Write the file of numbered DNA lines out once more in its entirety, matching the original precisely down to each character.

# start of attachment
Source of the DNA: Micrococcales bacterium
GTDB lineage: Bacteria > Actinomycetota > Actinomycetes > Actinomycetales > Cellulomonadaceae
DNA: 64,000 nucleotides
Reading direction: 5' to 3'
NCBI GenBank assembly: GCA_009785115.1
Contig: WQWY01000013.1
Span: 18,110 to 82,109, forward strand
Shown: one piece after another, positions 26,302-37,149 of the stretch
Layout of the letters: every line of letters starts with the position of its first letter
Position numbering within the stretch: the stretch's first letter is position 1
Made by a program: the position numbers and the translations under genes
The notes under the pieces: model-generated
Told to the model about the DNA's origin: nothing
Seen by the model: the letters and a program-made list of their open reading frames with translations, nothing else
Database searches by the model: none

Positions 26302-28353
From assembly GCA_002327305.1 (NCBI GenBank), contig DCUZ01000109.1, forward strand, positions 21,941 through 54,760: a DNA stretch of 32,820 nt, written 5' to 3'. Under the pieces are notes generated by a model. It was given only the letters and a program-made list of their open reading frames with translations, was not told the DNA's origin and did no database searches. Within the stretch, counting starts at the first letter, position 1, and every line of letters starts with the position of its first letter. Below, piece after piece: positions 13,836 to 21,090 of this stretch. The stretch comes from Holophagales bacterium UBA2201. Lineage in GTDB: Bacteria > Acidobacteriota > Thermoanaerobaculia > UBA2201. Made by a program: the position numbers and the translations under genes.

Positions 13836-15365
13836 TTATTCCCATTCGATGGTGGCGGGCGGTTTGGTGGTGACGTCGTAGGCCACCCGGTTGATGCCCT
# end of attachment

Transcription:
Source of the DNA: Micrococcales bacterium
GTDB lineage: Bacteria > Actinomycetota > Actinomycetes > Actinomycetales > Cellulomonadaceae
DNA: 64,000 nucleotides
Reading direction: 5' to 3'
NCBI GenBank assembly: GCA_009785115.1
Contig: WQWY01000013.1
Span: 18,110 to 82,109, forward strand
Shown: one piece after another, positions 26,302-37,149 of the stretch
Layout of the letters: every line of letters starts with the position of its first letter
Position numbering within the stretch: the stretch's first letter is position 1
Made by a program: the position numbers and the translations under genes
The notes under the pieces: model-generated
Told to the model about the DNA's origin: nothing
Seen by the model: the letters and a program-made list of their open reading frames with translations, nothing else
Database searches by the model: none

Positions 26302-28353
From assembly GCA_002327305.1 (NCBI GenBank), contig DCUZ01000109.1, forward strand, positions 21,941 through 54,760: a DNA stretch of 32,820 nt, written 5' to 3'. Under the pieces are notes generated by a model. It was given only the letters and a program-made list of their open reading frames with translations, was not told the DNA's origin and did no database searches. Within the stretch, counting starts at the first letter, position 1, and every line of letters starts with the position of its first letter. Below, piece after piece: positions 13,836 to 21,090 of this stretch. The stretch comes from Holophagales bacterium UBA2201. Lineage in GTDB: Bacteria > Acidobacteriota > Thermoanaerobaculia > UBA2201. Made by a program: the position numbers and the translations under genes.

Positions 13836-15365
13836 TTATTCCCATTCGATGGTGGCGGGCGGTTTGGTGGTGACGTCGTAGGCCACCCGGTTGATGCCCT